Washington, D.C. — Advances in technology to manipulate information and to spread disinformation have created a very real threat for media outlets and users alike. Fact-checking digital content on the internet and social media has become a top priority together with promoting media literacy. The DG7 members are entering into a long-term commitment for developing an effective response to the threat of AI-generated false information.
The members of DG7 are committed to collaborating on tools for validation and verification of digital content ranging from written articles to video. These are “Project Origin”, which was initiated by CBC/Radio-Canada, New York Times and the BBC as well as DW’s “TrulyMedia”. The cooperation to further develop these tools will lead to content on third-party platforms being published with proof of provenance, enabling users to distinguish objective news from disinformation. In this context, the DG7 are calling on social media companies to combat disinformation and protect digital platforms as a space for free expression.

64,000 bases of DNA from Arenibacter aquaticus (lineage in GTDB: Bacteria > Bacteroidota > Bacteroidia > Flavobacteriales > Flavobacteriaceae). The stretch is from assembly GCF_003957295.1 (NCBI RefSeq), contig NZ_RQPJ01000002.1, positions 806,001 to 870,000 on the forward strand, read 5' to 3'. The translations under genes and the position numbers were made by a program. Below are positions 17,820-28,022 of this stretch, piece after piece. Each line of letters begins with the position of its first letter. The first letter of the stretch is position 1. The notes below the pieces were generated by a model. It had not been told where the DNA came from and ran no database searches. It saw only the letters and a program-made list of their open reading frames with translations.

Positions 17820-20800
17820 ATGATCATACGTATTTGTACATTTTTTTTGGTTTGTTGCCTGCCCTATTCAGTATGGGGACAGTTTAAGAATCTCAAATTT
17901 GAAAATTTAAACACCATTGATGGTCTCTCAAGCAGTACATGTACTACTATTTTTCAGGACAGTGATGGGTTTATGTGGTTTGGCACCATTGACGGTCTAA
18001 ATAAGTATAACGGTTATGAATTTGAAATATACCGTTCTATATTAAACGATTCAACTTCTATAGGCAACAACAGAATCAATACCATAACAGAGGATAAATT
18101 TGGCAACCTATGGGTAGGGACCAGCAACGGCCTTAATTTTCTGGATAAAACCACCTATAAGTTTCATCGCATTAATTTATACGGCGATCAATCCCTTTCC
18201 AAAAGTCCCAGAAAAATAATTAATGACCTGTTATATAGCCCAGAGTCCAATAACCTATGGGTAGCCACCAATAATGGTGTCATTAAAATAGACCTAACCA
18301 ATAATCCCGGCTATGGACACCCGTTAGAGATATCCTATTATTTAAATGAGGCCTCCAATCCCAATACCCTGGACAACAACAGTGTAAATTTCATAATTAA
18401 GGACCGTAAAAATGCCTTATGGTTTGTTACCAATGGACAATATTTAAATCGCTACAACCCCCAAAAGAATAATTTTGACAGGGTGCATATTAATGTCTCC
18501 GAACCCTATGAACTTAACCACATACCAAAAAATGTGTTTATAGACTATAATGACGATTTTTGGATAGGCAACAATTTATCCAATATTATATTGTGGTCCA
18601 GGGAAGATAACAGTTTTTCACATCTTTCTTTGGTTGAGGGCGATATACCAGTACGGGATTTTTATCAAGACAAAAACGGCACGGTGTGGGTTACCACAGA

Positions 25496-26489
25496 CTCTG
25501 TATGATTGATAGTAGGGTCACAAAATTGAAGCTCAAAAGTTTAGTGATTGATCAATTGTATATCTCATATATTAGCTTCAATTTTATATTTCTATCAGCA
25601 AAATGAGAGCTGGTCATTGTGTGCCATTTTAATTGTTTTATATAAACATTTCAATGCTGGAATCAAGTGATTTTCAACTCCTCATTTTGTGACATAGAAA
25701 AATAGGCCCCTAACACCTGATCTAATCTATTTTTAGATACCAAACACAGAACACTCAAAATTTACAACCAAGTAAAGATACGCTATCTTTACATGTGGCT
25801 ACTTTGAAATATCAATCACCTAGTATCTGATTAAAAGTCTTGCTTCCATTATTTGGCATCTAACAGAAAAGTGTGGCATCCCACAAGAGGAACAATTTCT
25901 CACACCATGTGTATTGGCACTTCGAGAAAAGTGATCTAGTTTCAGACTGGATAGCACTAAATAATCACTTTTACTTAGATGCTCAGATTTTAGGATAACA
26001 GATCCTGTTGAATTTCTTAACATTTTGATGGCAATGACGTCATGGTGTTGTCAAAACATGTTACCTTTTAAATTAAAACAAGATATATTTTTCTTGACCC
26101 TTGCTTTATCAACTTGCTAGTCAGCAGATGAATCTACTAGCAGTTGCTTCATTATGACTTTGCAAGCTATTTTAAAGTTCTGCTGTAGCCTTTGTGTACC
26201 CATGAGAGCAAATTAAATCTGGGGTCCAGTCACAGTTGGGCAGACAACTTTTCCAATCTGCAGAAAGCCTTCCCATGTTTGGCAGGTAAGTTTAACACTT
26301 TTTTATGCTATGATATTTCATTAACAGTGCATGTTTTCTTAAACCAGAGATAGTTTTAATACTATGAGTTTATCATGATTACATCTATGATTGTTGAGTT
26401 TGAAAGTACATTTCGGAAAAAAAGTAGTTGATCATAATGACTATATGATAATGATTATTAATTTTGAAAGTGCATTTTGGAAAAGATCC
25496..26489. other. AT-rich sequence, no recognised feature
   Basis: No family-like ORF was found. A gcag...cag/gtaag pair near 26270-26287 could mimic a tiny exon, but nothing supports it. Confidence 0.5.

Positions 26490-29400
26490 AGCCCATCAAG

The DG7 also discussed effective measures to counter the increasing pressure on the freedom of the press around the world, which ranges from censorship to the intimidation and the threatening of journalists.
The DG7 members stressed the profound importance of objectively distinguishing between public service media organizations, which are operating with editorial independence and state-controlled media entities.
With over a billion total weekly users, the DG7 broadcasters have a significant journalistic impact worldwide. Audiences and users, particularly in the world’s most repressive countries, rely on consistently trustworthy, fact-based reporting to circumvent censorship, disinformation, hate speech, and propaganda.
The DG7 calls on governments around the world to respect press freedom, to ensure the safety of journalists and their families, and to reject any legislative action which could lead to a system of law that criminalizes independent media.
The DG7 comprises publicly funded international public service media organizations from seven democratic nations: ABC Australia, CBC/Radio-Canada, France Medias Monde, Deutsche Welle, NHK World-JAPAN, BBC World Service and U.S. Agency for Global Media, represented by their respective directors general or chief executive officers and heads.
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